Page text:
Valmet IQ replaces 1995-vintage legacy quality control system and reduces grade change times by 25% at Stora Enso Skoghall.
Stora Enso Skoghall is one of the world’s largest producers of liquid packaging
board. Replacing their old quality control system (QCS) on board machine KM 8
with a modern Valmet IQ system with three scanners, has cut the time of grade changes by 25%. KM 8 is the biggest liquid packaging board machine in the
world, with a production capacity of 465,000 tonnes of five-ply board coated three times on the top side with a starch application on the wire side.
“In 2011, we had reached the end of the lifetime of the existing quality control system, which had been operating since KM 8 started in 1995,” says Leif Karlsson, Project Manager at Stora Enso Skoghall. “We had a Measurex system, and it was becoming increasingly difficult to get hold of spare parts. Therefore, we started a project to replace the existing QCS, at the same time as we wanted to keep the existing special solutions and develop them further.”
In addition to the project group, a reference group that included process operators was created to make sure that all the important matters were taken into account. Requirements were listed, and in order to give potential suppliers a good basis for their calculations, around a hundred machine runs were conducted to e.g. determine how long run-ins and quality changes took. We needed to shorten them using a new quality control system.”
The suppliers got all the relevant machine data to calculate the times for run-ins and quality changes as well as for machine optimization. A quality control system with the right choice of sensors to measure the relevant properties, good profile control across the machine, advanced control of property variations in the machine direction, and online retention measurements for the different board plies should make run-ins and quality changes at least 25% faster. After a comprehensive evaluation of the offers and technical solutions from suppliers, Stora Enso opted for Valmet’s IQ quality control system.
“As it is a big deal to change from one quality and control system to another, we wanted to make it as risk-free as possible,” Leif Karlsson continues. “In order to reduce the risks, we therefore split the project into three parts.”
The first part was done during the autumn maintenance break in 2012 and comprised the base paper scanner with sensors for grammage, moisture, caliper, fiber orientation, formation and color, as well as a new moisturizer for moisture profile control. A Valmet Retention Measurement device (Valmet RM3) was installed for one of the board plies to test its capability. The outcome was very positive, so Skoghall bought RM3s for all plies as they saw great potential for optimizing the chemicals used. During the first year, the operators were able to switch between the old moisturizer and existing fiber orientation control and
the new equipment from Valmet.
The second part of the project, completed in autumn 2013, was in the coating section, in which the manual profile controls of all three coating stations were replaced with a Valmet IQ Coat Weight Profiler for automatic control of the coating. Two of the scanners were installed after the first and third coating units. After the second pope reel, the grammage, moisture, caliper, coat weight and color are measured, as well as the surface moisture on both sides. In the future, measurements of surface moisture on both sides of the web can be used to control the curl.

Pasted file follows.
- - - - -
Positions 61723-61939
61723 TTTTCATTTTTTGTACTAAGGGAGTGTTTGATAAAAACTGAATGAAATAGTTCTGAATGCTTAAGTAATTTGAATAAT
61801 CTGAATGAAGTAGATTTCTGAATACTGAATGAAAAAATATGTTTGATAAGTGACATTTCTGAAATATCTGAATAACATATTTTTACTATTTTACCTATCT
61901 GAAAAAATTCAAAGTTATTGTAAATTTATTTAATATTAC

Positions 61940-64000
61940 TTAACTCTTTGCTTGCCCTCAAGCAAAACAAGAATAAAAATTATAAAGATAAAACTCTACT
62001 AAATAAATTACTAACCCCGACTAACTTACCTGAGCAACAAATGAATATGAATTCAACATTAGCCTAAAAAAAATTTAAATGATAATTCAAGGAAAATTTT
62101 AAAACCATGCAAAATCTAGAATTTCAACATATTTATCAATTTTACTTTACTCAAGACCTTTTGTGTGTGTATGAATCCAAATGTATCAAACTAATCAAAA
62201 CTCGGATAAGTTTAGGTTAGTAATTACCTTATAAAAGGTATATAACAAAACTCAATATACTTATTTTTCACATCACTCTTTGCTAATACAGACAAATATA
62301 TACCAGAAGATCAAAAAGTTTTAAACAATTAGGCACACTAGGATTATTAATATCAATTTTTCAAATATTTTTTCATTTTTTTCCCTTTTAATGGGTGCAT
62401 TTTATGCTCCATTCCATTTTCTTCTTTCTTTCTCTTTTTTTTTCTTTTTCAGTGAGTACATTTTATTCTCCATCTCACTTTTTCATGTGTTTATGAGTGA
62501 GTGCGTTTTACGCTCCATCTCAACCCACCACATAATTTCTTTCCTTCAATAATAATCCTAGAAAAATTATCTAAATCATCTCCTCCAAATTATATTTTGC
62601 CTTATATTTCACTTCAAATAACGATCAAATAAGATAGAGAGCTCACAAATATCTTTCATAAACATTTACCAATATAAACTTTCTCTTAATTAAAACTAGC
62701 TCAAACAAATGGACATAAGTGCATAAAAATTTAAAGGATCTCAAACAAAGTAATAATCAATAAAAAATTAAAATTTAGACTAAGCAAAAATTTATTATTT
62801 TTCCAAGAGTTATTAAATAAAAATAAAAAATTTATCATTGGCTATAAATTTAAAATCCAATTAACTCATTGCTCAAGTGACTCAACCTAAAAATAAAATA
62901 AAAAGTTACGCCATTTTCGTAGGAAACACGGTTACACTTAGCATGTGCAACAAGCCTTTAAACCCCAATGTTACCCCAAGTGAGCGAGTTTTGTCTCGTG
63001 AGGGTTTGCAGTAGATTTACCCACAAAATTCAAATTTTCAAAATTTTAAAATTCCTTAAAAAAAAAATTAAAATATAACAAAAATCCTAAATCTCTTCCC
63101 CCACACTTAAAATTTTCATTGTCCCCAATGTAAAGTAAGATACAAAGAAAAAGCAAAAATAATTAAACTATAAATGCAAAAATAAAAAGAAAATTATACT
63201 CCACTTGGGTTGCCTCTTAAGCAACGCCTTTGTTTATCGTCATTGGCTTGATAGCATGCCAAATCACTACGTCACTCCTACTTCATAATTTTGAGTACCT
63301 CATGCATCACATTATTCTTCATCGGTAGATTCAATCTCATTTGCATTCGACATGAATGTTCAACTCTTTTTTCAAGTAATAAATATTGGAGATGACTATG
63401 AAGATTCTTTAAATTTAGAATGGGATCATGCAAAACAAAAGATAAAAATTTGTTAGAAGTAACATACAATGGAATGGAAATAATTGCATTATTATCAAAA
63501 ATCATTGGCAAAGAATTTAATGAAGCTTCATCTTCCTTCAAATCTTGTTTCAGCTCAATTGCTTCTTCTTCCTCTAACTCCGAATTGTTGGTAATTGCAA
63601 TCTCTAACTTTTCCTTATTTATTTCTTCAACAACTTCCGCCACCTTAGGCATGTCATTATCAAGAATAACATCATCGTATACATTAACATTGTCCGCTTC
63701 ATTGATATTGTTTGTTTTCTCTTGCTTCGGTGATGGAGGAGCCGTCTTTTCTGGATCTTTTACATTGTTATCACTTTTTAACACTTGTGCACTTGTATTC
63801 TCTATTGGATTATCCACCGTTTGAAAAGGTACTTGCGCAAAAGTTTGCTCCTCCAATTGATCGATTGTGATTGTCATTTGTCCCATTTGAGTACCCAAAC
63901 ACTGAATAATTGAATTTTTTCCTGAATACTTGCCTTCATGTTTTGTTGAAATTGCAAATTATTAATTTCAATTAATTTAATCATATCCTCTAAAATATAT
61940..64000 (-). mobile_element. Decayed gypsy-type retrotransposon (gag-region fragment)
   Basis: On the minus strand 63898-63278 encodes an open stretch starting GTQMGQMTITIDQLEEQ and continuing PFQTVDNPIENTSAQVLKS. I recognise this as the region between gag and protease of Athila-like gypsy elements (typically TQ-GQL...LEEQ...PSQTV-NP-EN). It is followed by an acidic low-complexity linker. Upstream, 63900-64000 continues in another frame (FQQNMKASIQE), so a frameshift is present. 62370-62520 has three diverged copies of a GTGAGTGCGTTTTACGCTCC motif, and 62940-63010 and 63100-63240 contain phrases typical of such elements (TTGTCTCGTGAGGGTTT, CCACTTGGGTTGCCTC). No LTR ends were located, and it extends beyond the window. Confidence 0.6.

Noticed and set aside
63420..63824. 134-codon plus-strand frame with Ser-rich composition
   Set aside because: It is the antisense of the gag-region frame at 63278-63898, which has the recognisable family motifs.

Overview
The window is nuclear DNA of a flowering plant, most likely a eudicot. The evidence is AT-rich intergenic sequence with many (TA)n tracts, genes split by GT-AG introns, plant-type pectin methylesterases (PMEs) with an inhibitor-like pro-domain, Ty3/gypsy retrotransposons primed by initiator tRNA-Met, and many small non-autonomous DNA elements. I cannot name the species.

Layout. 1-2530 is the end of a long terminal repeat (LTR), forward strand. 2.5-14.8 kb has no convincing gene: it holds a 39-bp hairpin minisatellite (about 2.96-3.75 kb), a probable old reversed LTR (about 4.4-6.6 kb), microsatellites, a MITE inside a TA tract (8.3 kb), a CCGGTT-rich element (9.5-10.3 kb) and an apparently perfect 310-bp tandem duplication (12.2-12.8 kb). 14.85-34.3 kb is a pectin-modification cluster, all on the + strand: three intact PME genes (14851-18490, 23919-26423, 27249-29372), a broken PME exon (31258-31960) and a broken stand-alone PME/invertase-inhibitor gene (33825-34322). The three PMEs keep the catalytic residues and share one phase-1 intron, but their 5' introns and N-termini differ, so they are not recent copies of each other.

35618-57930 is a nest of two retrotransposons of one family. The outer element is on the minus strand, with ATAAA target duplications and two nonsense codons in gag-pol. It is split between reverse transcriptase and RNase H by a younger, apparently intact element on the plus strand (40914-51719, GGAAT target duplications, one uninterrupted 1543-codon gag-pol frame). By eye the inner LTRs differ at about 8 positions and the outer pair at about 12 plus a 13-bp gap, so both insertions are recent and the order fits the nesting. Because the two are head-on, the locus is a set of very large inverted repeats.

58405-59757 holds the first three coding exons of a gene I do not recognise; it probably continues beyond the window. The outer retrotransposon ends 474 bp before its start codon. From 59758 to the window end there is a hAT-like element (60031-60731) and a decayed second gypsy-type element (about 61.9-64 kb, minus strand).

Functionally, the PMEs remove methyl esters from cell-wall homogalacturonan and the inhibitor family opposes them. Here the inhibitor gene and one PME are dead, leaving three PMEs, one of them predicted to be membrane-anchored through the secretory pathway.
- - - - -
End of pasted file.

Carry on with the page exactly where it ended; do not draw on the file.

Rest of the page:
During the autumn maintenance break in 2014, the last parts of the old quality control system were replaced. Valmet renovated or exchanged all the actuators for grammage control in the headboxes. Today, the fiber orientation of the board’s top and back plies is controlled with Valmet IQ Slice Profilers, while the basis weight control for the three middle plies is done with a Valmet IQ Dilution Profiler.
“All three start-ups have been very successful and managed to achieve approved quality after just ninety minutes,” says Leif Karlsson. “We have now been running KM 8 for more than eighteen months with the complete Valmet QCS system. Almost all our goals have been achieved, including shortening run-in periods and quality change times by 25%.”
“A QCS is a narrow competence area, so it is important to have our own people with knowledge about the system,” says Peter Grabner, who is in charge of the QCS system maintenance for KM 8. “So we have a dedicated QCS group to keep control of the system and be able to give support to the operators. One of the four teams is in turn available around the clock, but luckily most of the support
needed can be given from home.”
“All in all, the maintenance needed for the new QCS system has been considerably reduced compared to the previous situation, and of course we can easily get hold of spare parts.”
“The total investment was roughly five million euros, which was below our budget even though we split the project into three parts over three years,” says Leif Karlsson. “We wanted to minimize the risks. We believed – and we still do – that it was the right decision. Some money could easily have been lost if we had had problems with the new system or our lack of experience with it if everything had been done in one go.”
”We have had excellent support from Valmet every step of the way. During the start-up, experts from Valmet worked with each shift team, and we also had a support link from Finland so that any issue or problem could be resolved swiftly,” Leif Karlsson finishes.